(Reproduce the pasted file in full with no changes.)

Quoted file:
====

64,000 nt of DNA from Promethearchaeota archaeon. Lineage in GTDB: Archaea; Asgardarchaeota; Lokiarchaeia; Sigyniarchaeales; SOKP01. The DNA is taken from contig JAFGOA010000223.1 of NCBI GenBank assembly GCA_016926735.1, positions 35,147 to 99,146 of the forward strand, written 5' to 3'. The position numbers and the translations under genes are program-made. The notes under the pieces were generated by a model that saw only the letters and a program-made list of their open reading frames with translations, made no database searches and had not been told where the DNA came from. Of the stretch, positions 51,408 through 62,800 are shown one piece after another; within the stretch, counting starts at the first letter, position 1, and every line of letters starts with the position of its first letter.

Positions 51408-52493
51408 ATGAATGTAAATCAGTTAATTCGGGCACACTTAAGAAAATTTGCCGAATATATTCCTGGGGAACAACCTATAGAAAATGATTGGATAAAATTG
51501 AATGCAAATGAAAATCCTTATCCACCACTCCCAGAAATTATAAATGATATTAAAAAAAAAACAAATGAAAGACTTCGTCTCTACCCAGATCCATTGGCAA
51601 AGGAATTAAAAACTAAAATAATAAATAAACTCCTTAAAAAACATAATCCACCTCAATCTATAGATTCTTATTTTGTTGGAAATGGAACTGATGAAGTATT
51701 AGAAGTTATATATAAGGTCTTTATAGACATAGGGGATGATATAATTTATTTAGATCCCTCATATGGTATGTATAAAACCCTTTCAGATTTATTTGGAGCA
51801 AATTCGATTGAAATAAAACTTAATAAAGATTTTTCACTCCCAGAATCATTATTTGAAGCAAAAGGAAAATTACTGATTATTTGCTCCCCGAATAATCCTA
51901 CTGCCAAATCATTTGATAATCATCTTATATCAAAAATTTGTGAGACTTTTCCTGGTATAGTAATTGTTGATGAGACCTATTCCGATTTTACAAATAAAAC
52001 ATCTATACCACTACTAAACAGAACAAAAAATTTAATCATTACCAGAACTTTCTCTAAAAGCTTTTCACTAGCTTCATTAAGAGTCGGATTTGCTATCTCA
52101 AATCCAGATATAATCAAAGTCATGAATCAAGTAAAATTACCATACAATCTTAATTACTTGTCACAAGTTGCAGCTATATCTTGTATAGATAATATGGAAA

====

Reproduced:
64,000 nt of DNA from Promethearchaeota archaeon. Lineage in GTDB: Archaea; Asgardarchaeota; Lokiarchaeia; Sigyniarchaeales; SOKP01. The DNA is taken from contig JAFGOA010000223.1 of NCBI GenBank assembly GCA_016926735.1, positions 35,147 to 99,146 of the forward strand, written 5' to 3'. The position numbers and the translations under genes are program-made. The notes under the pieces were generated by a model that saw only the letters and a program-made list of their open reading frames with translations, made no database searches and had not been told where the DNA came from. Of the stretch, positions 51,408 through 62,800 are shown one piece after another; within the stretch, counting starts at the first letter, position 1, and every line of letters starts with the position of its first letter.

Positions 51408-52493
51408 ATGAATGTAAATCAGTTAATTCGGGCACACTTAAGAAAATTTGCCGAATATATTCCTGGGGAACAACCTATAGAAAATGATTGGATAAAATTG
51501 AATGCAAATGAAAATCCTTATCCACCACTCCCAGAAATTATAAATGATATTAAAAAAAAAACAAATGAAAGACTTCGTCTCTACCCAGATCCATTGGCAA
51601 AGGAATTAAAAACTAAAATAATAAATAAACTCCTTAAAAAACATAATCCACCTCAATCTATAGATTCTTATTTTGTTGGAAATGGAACTGATGAAGTATT
51701 AGAAGTTATATATAAGGTCTTTATAGACATAGGGGATGATATAATTTATTTAGATCCCTCATATGGTATGTATAAAACCCTTTCAGATTTATTTGGAGCA
51801 AATTCGATTGAAATAAAACTTAATAAAGATTTTTCACTCCCAGAATCATTATTTGAAGCAAAAGGAAAATTACTGATTATTTGCTCCCCGAATAATCCTA
51901 CTGCCAAATCATTTGATAATCATCTTATATCAAAAATTTGTGAGACTTTTCCTGGTATAGTAATTGTTGATGAGACCTATTCCGATTTTACAAATAAAAC
52001 ATCTATACCACTACTAAACAGAACAAAAAATTTAATCATTACCAGAACTTTCTCTAAAAGCTTTTCACTAGCTTCATTAAGAGTCGGATTTGCTATCTCA
52101 AATCCAGATATAATCAAAGTCATGAATCAAGTAAAATTACCATACAATCTTAATTACTTGTCACAAGTTGCAGCTATATCTTGTATAGATAATATGGAAA